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Thursday, June 7, 2012

Amazon Will Lower ebook Prices

The decision of the American government to fleece Apple of all its money for running a price fixing racket on its ebook customers will mean that Amazon might cut the price of its products


After the Department of Justice has announced the lawsuits against 5 major publishers and Apple over price-fixing charges, and simultaneously settled with 3 of them, Amazon was quick to announce plans to cut prices on ebooks. A number of the most popular titles could fall to $9.99 or less. However, both publishers and booksellers believe that the consumers should not celebrate, because Amazon is already too powerful in the market. As a result, it’s much better to pay them and Apple in order to keep the prices up instead.

Industry experts admitted that if the online giant had been puppeteering the whole play, it couldn’t have worked out any better. Undoubtedly, the New York Times would be eager to support Apple in this case, because it was Steve Jobs’ idea to form a cartel, and the Times believe he could do no wrong.

Amazon can afford to lose on the books it sells in order to gain market share for its Kindle. As long as it has enough competitive advantage, the Internet giant is able to dictate its own terms. The newspaper is virtually claiming that it’s all a plot by Amazon to force its ebook reader on users over the iPad. However, the whole situation is more than just Amazon becoming too dominant. The service has reached that point thanks to the publishers that had their eyes shut over the last 10 years. Electronic books are simply another example of how they’ve been inflating prices. On the other hand, publishers had to spend huge amounts of money for distribution – normally, it was around 60% of the cost of a book. Meanwhile, ebooks are not just very cheap to make, but also extremely cheap to distribute. As a result, the industry is now wondering what to charge: in fact, publishers can sell ebooks 4 times cheaper than a hard copy and still profit. But they don’t.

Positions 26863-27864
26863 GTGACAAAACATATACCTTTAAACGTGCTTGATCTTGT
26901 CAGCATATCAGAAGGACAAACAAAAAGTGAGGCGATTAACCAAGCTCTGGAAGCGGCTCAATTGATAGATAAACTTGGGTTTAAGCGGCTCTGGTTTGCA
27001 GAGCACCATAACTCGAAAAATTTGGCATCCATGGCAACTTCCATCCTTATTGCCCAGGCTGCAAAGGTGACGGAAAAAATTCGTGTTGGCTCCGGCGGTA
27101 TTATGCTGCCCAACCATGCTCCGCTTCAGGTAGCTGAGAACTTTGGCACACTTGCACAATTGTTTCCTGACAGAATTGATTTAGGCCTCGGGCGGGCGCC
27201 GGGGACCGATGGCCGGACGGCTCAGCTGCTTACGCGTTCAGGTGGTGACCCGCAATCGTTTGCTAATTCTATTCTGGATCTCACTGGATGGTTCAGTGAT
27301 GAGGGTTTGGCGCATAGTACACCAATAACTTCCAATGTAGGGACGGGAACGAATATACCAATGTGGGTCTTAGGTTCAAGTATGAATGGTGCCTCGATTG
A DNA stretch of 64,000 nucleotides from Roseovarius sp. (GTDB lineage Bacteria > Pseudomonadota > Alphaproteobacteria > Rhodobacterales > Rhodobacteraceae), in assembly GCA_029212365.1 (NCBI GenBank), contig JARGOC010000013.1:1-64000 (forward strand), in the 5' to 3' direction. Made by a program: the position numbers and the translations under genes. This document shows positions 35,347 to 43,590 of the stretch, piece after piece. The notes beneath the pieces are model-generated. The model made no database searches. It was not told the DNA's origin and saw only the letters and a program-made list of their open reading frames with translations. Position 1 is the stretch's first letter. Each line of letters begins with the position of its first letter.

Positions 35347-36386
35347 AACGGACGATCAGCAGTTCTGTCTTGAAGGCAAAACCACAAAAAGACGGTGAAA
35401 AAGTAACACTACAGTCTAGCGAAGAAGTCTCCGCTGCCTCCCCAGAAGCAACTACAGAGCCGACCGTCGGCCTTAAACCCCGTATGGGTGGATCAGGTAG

The experts point out that everyone should have been forcing prices down instead of pushing them up. The problem is the retailers, who are going to the wall very fast, and when they go under, they take their stock with them. This, in its turn, will damage the publishers’ profits, as old stock has to be remaindered. As a result, we’ll see prices of ebooks falling because that’s what consumers want.

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